Tyres are everywhere. Their primary function is to hold the vehicle on the road as a primary safety measure; however, they also have other very important functions, such as providing steering response and comfort for the vehicles occupants. The car sector is the biggest user of tyres, with consumers demanding safety, performance, quality and environmentally friendly tyres, all delivered at a reasonable price. The European tyre market is extremely competitive and one which is also under considerable pressure, not least because tyres are the most strictly regulated vehicle part in the EU (European Union). In addition, European tyre production has declined since 2007, whereas imports have grown steadily. The industry is also facing additional costs because of the EU Emissions Trading System, which is another burden on the industrys competitiveness. These factors all have a bearing on the current and future shape of the market. Like all sophisticated markets, Europe has seen an influx of tyre imports from Asia, particularly from China and India, but also more recently from Indonesia, and these have also influenced the market and affected tyre pricing. As a result, margins are exceptionally low.
The European car market faltered considerably between 2012 and 2013 as a result of a weak economy and correspondingly poor car sales. During that time, nearly every major manufacturer reduced their output and downsized their workforce, which in turn hurt the European tyre market. However, as the economy has recovered, and car sales improved throughout 2013 and 2014 into 2015, the tyre industry has also been revived. New vehicle registrations have bounced back strongly and these sales have directly boosted tyre manufacturing, development and sales demand.
No player in the automotive after sales business came through the recession without being negatively affected.
With tyres being replacement parts, replacement has in many cases been delayed, within the framework of legal regulations.
With motorists reducing their spending significantly in the wake of the recession in a bid to save money, there has been considerable growth in the volume of budget tyres that are sold, especially to private consumers.
At the same time, there has been a decrease in the volume of mid-range tyres, and a slight increase in the volume of premium products for business cars and cars in the premium segment. This latter category has been positively affected by the growing number of vehicles sold on personal contract purchase plans of PCPs. In many instances, the cost of servicing, maintenance and even accident repairs are borne by the manufacturer as part of the arrangement.
In other words, PCPs provide hassle free driving, albeit at a cost. Breakdown costs, and even new tyres and windows may be covered too, although car insurance premiums are generally not included.
As a result, vehicles fitted with premium tyres at the time of purchase are likely to be fitted with replacement premium tyres by the manufacturers as part of the PCP deal.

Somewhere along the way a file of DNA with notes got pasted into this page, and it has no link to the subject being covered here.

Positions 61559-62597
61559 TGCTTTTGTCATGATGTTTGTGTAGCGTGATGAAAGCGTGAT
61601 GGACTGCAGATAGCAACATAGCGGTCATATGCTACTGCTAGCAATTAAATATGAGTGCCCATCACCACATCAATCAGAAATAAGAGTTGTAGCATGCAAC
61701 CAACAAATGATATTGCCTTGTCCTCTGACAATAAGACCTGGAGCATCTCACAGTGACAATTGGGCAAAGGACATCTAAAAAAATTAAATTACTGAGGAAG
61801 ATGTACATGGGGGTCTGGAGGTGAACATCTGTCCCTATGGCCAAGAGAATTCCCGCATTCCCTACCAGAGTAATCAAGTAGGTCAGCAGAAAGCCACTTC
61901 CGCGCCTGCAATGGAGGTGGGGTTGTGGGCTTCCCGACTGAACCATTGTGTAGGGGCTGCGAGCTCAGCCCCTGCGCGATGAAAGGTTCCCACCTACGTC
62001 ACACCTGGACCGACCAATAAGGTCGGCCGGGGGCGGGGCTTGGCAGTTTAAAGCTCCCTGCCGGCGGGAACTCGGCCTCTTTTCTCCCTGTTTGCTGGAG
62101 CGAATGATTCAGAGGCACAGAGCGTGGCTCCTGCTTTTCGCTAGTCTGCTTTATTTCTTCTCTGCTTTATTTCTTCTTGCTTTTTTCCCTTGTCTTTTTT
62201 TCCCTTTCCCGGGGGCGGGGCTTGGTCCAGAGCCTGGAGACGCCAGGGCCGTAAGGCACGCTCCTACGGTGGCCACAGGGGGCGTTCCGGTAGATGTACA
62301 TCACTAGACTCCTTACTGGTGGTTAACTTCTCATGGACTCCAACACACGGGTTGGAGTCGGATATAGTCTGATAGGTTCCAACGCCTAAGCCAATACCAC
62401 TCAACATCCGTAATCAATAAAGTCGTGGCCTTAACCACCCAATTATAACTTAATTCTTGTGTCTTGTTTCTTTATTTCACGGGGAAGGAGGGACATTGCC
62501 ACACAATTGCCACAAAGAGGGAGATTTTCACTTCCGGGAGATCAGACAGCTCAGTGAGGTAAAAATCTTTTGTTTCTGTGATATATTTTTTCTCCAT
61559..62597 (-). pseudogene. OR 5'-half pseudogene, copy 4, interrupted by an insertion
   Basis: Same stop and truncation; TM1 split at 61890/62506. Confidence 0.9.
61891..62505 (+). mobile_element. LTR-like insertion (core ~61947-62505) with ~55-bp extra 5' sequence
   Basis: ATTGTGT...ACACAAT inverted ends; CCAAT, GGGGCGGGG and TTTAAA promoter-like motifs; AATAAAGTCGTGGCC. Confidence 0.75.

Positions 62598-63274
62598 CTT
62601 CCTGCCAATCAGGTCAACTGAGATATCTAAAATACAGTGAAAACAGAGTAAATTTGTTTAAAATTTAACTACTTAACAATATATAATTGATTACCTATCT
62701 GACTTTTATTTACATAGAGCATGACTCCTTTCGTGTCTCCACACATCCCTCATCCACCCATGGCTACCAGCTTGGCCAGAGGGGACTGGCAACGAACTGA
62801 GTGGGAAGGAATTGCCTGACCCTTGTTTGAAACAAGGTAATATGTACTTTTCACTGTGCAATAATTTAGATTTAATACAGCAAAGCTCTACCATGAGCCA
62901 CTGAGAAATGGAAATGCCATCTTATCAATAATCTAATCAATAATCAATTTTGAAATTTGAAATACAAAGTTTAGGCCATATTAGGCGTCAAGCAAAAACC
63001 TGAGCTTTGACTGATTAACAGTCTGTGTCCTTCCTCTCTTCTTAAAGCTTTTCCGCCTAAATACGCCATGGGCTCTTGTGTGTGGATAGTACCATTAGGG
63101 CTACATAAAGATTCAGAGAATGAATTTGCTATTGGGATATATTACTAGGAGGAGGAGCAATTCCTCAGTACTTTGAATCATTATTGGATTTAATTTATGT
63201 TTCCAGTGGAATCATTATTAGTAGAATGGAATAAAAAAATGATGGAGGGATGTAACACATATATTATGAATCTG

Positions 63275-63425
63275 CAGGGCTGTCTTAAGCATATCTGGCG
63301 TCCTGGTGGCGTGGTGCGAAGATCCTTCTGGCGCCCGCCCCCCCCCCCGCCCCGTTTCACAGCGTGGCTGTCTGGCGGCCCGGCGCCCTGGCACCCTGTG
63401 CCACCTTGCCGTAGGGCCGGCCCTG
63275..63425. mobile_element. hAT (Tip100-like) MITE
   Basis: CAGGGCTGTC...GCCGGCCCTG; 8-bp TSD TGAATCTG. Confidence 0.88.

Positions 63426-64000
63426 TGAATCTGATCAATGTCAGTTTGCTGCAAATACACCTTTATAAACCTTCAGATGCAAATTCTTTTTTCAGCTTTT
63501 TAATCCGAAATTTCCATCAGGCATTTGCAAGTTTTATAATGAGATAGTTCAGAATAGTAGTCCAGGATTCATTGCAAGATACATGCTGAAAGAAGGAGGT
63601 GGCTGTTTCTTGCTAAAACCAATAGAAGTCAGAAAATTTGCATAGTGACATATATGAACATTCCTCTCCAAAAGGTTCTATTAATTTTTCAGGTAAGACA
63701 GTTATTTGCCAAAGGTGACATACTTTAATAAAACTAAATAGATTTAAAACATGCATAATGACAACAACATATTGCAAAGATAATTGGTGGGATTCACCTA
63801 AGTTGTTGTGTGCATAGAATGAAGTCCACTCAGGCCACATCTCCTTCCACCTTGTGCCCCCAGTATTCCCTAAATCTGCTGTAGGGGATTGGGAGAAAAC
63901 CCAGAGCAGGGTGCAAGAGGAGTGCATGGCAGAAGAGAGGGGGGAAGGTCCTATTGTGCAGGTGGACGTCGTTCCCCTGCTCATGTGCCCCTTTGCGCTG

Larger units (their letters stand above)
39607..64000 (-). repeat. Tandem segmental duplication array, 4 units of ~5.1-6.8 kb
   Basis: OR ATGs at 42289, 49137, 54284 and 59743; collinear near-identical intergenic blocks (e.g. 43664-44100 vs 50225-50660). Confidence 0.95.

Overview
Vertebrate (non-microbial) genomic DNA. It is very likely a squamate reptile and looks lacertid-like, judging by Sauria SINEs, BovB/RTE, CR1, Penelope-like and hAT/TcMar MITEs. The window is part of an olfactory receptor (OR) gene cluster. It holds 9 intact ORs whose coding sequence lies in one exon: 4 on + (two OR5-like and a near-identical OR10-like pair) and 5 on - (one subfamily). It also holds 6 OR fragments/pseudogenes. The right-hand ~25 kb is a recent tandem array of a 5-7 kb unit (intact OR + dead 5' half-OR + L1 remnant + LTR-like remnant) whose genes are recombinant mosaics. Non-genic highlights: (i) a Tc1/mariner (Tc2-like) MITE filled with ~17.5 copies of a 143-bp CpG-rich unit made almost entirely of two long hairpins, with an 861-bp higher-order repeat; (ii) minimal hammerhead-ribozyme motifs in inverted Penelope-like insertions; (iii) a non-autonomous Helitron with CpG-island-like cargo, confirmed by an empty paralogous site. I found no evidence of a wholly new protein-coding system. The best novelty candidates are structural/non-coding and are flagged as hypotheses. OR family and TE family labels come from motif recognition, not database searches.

This presents numerous challenges to distribution channels and manufacturers all across the automotive aftermarket, and tyre retailers are no exception.
Every tyre distributor and manufacturer has had to contend with a decline in replacement rates, as service cycles are extended and tyre replacement is deferred; this has had the knock-on effect of keeping volumes stable, or in some cases has caused them to decline since 2011.
With forecasts showing that volumes will be slow to grow and, in some countries, will continue to fall up to 2019, it will be a challenge for tyre retailers and manufacturers to remain profitable over this period.
Declining replacement rates and deferred replacement have also led to low margins, resulting in intense competition at the dealer level.
New competitors, the emergence of new channels, and the proliferation of brands from manufacturers, covering all price points from premium to low budget and private label, reinforce the low margins.
As a result, the B2C business together with online routing strategies and the ability to offer additional products such as auto service will gain more importance in future.
The European Tyres Market 2011-2019, a Trend Report by Verdict Retail, provides an executive-level overview of the European tyres market today, with forecasts of values and volumes up to 2019. It delivers deep quantitative and qualitative insight into the European tyres market, analyzing key trends in the market based on proprietary data from Verdict Retails aftermarket databases.
It provides in-depth analysis of the following:
Market size and forecast; a look at the total market size and forecast size for tyres in Europe, with an overview regional analysis.
Market value and forecast; a look at the total market value and forecast value for tyres in Europe, with an overview regional analysis.
Summary of main influences; an overview on the factors driving the evolution of the European tyres market.
This Trend Report helps executives build proactive, profitable growth strategies by offering comprehensive, relevant analysis of the European tyres market based on insights from within Verdicts proprietary aftermarket database, consumer insight from our bespoke annual survey and interviews with industry experts.
The report is designed for an executive-level audience, boasting presentation quality that allows it to be turned into presentable material immediately.
The broad but detailed perspective will help manufacturers and retailers to understand and succeed in the challenging tyres market.
Table of Contents
Table of Contents
List of Figures
Figure 1: Tyres market volume in Europe, 2011-15e
Figure 2: Tyres market value in Europe (), 2011-15e
Figure 3: Tyres market volume in Europe, 2016-19
Figure 4: Tyre market value in Europe (), 2016-19
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